Engaging Reality

“At your last seminar you mentioned the dimensional difference between understanding and engaging reality. I feel I missed the moment. I thought I would find it on your blog. Would you point me to this writing?”

I think I hit that theme directly or indirectly in a number of my writings, but here’s what I had written in my personal notes for the seminar you’re referring to…

“There’s a dimensional difference between understanding and engaging reality, all the ways and skills we’ve developed to keep the direct experience of reality at bay and away from us. A lot of that is a reaction to our vulnerabilities and fragilities, fear of the actual size of life, its mutability, and our inevitable inability to really control and own it.

“Turning over thoughts in one’s head in an attempt to ‘understand’ without taking any one of them linearly into a realm of experimental exploration is probably the most common pattern of such avoidance. That can be in the form of pet worries, random anxieties or favorite abstractions and obsessions, incessant internal fidgeting. These usually fall into versions of mostly unconscious, reactive repetition in security, sensuality and power/control issues.

“Making something exceptional from the moment – falling into and completely engaging reality – will inevitably involve qualitative, virtuosic application. The canvas or creative space for that first demands disciplined conception, some vision or specific direction. Then you have to bring your tools and necessary elements into the space you’re occupying, making sure they’re honed and functional. And finally, lose yourself in the process of devoted engagement. This is true for anything a conversation, a work of art, a relationship, a career…”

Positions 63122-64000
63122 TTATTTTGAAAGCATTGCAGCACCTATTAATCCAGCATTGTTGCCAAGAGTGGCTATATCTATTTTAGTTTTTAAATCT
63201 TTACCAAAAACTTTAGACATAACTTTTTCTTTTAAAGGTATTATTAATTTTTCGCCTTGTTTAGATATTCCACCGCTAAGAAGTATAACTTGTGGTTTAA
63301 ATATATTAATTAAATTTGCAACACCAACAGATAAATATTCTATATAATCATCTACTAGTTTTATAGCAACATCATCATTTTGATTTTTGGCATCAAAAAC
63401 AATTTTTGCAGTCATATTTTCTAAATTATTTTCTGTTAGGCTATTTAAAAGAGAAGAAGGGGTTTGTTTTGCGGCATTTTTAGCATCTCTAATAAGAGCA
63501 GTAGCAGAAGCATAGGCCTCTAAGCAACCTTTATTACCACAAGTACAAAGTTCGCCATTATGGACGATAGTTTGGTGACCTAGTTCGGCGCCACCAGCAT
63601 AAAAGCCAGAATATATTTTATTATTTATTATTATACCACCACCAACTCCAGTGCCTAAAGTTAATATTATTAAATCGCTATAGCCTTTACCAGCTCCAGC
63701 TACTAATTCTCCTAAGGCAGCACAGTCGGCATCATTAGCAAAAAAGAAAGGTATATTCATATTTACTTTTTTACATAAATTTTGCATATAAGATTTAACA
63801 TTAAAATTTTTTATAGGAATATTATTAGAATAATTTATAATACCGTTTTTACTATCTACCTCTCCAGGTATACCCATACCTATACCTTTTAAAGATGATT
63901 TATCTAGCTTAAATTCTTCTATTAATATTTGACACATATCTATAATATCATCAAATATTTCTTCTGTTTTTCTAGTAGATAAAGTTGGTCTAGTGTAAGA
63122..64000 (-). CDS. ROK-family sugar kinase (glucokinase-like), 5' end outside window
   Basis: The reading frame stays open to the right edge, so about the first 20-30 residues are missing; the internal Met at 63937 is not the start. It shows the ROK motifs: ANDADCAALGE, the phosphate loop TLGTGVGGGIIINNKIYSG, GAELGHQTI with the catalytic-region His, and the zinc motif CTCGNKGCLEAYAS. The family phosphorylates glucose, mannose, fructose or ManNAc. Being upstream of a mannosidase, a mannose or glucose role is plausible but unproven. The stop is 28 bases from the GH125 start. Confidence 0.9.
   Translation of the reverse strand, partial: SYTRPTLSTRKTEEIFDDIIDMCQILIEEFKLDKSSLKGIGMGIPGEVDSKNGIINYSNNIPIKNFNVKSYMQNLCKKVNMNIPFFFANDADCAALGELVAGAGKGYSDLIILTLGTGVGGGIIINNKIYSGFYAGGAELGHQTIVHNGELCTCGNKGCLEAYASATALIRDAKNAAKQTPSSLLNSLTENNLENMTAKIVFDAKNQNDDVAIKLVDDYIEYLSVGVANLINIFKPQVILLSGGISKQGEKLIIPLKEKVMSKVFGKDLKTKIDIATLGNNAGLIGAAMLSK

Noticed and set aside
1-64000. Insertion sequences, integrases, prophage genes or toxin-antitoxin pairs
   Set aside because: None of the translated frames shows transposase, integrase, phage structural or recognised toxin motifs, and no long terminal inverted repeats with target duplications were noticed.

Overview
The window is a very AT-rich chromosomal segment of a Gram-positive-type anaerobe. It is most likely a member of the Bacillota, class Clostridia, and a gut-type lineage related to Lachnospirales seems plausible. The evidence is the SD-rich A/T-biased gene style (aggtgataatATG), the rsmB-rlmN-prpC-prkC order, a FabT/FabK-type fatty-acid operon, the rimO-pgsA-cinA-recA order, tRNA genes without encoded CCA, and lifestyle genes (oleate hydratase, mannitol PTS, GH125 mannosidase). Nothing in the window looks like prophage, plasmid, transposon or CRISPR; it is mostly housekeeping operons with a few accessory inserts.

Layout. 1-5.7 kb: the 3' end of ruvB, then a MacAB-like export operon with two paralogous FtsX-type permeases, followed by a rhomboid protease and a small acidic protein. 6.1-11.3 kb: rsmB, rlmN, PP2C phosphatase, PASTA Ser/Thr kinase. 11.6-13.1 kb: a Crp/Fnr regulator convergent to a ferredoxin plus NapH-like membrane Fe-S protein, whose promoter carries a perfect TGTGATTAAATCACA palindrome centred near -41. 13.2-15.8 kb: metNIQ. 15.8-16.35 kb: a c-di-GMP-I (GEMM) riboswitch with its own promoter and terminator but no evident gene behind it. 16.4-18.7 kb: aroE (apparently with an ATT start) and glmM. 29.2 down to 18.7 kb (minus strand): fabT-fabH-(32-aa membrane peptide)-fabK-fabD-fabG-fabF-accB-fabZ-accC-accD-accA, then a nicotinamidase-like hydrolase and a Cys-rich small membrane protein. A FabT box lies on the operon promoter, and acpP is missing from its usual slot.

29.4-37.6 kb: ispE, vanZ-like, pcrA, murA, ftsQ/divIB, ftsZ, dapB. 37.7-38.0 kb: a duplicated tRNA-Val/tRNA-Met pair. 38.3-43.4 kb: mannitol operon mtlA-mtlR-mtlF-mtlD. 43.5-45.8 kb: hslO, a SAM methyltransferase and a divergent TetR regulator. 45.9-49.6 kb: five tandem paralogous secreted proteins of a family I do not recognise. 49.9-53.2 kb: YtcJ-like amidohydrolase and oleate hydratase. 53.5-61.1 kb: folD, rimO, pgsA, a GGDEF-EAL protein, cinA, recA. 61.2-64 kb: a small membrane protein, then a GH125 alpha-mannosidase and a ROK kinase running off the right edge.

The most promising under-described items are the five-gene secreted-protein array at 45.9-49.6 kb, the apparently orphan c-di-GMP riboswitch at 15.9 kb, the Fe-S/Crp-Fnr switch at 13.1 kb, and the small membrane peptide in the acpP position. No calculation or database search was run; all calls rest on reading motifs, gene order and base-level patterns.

Here’s an accessible little piece of adventitious commercial art that brings the point home from a likable angle, at a moment in time when the story is currently still unfolding; just adding this quote to give some potent context…

“I was a train wreck, I was just like a time bomb waiting to go off. I had no self-esteem, no self-worth. There were times when I didn’t want to be here. It was just not good, I was just so lost. Where do I go from here? What do I do now?”

– Michael Phelps

One Comment Add yours

  1. R.R. says:

    “I knew one of these days when I would check your blog, there would be something new on it…. That’s a fun surprise to find, and always a little thrilling.
    ‘It’s what you do in the dark…that puts you in the light.’ In the dark, in one’s own internal private negotiations, and in all the moments of each day, the individual choices and all the work (shitwork and not), that others don’t see. ‘Rule yourself.’
    I had never seen the video before but it comes piercingly alive next to your writing. The quote was very surprising to learn connected to Michael Phelps, to imagine him even having those thoughts at any point in his career or its construction. What a maze of thoughts…..in contrast to his streamlined and crystalline mastery in moments where I’ve watched him swim. To imagine his hard work over time, muscling and working through doubts. I see the difference in understanding and engaging reality you’re talking about. It’s a very human conversation. And, wow. Thank you.” – R.R.

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